Ancient Monuments

History on the Ground

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Water-break-its-neck promontory fort

A Scheduled Monument in Llangunllo (Llangynllo), Powys

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Latitude: 52.354 / 52°21'14"N

Longitude: -3.2016 / 3°12'5"W

OS Eastings: 318256

OS Northings: 273562

OS Grid: SO182735

Mapcode National: GBR 9Y.SSHQ

Mapcode Global: VH694.G397

Entry Name: Water-break-its-neck promontory fort

Scheduled Date: 6 January 2009

Source: Cadw

Source ID: 4317

Cadw Legacy ID: RD265

Schedule Class: Defence

Category: Promontory Fort - inland

Period: Prehistoric

County: Powys

Community: Llangunllo (Llangynllo)

Traditional County: Radnorshire


The monument comprises an impressive small inland promontory fort, probably dating to the Iron Age (c. 800 BC - 74 AD the Roman conquest of Wales) or 1st millennium AD and situated on a prominent steep-sided W-facing spur above the confluence of the Water-break-its-neck falls and the River Lugg. The level interior of the fort measures about 20m in diameter within its defences, which comprise a substantial earthwork rampart and ditch defining the promontory from the steeply rising ground to the E. The rampart measures about 3m in thickness and rises up to 0.5m in height above the external ditch.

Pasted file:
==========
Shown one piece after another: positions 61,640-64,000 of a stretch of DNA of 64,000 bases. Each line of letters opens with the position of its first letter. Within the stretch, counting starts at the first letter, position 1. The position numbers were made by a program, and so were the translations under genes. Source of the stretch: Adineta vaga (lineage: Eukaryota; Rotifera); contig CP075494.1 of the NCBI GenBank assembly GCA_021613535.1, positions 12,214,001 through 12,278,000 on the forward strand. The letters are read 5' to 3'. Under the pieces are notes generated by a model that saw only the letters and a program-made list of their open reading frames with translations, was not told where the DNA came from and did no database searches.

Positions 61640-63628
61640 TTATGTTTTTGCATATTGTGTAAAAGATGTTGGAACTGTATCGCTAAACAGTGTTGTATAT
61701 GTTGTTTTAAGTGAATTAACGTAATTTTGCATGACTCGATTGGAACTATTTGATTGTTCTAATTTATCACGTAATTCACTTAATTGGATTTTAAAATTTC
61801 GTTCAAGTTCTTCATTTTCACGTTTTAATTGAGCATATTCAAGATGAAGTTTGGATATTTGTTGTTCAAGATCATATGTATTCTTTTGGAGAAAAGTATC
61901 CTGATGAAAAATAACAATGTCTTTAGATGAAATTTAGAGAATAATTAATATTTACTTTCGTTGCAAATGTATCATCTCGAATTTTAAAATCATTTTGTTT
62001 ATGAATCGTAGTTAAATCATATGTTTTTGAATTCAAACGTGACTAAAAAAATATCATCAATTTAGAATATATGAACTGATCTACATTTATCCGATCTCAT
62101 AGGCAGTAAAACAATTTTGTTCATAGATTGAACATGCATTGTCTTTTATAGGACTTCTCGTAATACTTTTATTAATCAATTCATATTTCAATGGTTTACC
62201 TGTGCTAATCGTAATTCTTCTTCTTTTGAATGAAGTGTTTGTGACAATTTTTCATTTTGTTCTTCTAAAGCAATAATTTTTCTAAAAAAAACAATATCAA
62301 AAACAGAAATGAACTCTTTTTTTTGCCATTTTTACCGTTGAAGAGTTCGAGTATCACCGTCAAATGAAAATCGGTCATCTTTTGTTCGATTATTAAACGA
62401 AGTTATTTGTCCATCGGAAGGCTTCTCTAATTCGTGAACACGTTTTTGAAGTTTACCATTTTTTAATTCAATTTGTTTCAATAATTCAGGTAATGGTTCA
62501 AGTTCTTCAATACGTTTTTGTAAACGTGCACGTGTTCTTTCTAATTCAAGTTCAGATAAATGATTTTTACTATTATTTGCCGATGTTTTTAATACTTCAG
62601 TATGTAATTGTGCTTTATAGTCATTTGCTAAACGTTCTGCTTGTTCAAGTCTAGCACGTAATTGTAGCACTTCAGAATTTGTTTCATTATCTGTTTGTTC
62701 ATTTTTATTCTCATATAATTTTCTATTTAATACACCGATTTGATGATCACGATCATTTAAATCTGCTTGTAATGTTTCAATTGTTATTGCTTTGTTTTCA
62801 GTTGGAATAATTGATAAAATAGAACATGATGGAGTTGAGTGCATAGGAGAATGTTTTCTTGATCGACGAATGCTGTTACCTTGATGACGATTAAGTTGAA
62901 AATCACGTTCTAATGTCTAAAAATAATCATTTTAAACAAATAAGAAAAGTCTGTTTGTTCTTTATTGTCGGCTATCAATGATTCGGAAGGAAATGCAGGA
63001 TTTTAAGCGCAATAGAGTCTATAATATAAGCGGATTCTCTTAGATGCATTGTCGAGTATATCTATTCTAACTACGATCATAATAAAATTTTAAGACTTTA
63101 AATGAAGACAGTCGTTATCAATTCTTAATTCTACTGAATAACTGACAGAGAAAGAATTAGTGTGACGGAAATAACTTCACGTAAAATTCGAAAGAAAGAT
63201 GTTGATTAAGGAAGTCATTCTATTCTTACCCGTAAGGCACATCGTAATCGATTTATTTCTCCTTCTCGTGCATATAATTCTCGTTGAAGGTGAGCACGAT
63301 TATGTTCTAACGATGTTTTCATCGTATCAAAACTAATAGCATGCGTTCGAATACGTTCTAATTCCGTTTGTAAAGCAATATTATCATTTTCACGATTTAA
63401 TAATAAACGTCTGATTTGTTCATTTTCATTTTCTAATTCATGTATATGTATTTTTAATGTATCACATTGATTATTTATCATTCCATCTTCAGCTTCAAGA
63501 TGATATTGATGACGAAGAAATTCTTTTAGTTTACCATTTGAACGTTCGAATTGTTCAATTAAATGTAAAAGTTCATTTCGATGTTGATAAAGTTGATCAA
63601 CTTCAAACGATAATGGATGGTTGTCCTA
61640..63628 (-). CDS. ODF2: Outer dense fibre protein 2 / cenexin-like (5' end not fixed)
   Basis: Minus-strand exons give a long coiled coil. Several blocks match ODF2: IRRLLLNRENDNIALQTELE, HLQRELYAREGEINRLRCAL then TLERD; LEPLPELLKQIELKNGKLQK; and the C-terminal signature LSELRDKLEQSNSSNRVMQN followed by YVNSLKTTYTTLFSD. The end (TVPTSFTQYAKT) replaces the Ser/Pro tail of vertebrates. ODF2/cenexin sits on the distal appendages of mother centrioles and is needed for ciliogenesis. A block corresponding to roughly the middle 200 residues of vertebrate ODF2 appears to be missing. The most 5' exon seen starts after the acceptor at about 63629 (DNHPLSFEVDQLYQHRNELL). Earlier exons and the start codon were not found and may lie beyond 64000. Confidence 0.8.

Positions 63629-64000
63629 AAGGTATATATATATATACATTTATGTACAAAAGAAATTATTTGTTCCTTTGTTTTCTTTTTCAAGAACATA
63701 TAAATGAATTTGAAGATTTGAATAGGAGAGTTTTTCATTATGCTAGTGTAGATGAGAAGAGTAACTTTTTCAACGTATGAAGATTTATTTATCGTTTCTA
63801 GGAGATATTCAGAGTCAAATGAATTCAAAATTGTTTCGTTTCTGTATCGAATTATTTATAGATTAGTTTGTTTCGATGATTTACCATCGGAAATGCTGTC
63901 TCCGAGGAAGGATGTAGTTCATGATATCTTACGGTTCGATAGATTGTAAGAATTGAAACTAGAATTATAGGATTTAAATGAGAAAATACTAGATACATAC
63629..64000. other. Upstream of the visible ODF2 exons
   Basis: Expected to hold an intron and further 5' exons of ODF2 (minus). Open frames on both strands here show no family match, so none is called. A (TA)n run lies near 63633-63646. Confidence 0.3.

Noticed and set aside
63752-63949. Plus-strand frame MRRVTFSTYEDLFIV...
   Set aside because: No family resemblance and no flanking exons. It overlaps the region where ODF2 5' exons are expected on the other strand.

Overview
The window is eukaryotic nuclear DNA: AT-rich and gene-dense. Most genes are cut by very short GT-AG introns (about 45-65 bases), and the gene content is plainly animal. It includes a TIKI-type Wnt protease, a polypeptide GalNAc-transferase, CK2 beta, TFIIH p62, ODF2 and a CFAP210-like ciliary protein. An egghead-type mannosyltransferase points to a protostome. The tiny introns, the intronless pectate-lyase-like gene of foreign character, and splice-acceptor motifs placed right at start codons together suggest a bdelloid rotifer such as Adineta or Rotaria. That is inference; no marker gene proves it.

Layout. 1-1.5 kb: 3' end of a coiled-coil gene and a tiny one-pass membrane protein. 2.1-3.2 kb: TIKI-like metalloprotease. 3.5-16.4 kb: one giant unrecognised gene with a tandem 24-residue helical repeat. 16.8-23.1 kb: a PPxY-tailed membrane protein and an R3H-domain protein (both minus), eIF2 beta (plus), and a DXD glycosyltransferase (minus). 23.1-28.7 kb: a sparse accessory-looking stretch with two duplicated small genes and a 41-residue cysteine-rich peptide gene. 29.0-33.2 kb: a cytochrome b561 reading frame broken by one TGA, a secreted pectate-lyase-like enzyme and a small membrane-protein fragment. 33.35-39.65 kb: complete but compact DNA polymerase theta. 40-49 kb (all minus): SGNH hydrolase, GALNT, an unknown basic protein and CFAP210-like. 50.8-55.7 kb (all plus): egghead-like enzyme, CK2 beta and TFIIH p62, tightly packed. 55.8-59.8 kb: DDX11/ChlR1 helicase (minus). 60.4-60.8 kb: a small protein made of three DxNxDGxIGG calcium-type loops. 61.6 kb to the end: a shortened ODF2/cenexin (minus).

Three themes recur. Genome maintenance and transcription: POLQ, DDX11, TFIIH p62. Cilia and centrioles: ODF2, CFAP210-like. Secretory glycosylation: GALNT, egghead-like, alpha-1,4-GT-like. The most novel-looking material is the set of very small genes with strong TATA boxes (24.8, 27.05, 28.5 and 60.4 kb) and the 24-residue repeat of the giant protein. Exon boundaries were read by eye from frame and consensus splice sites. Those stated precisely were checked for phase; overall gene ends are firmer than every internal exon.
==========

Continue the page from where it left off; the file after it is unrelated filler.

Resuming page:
The monument is of national importance for its potential to enhance our knowledge of later prehistoric defensive organisation. An unusual monument, it probably dates from the Iron Age - but may actually represent a small defensive settlement from the 1st millennium AD. It forms an important element within the wider prehistoric context, whether Iron Age and part of the rich surrounding landscape of Iron Age hillforts and later evidence of the Roman occupation; or as part of the 1st millennium AD / early medieval landscape that includes the fine cross-ridge dyke situated at the head of the gully (Short Ditch, Scheduled Ancient Monument RD089). The interior, rampart and ditch of the promontory fort may be expected to contain archaeological information in regard to chronology, building techniques and functional detail.

The area scheduled comprises the remains described and an area around them within which related evidence may be expected to survive. It is circular on plan and measures 60m in diameter.

Source: Cadw

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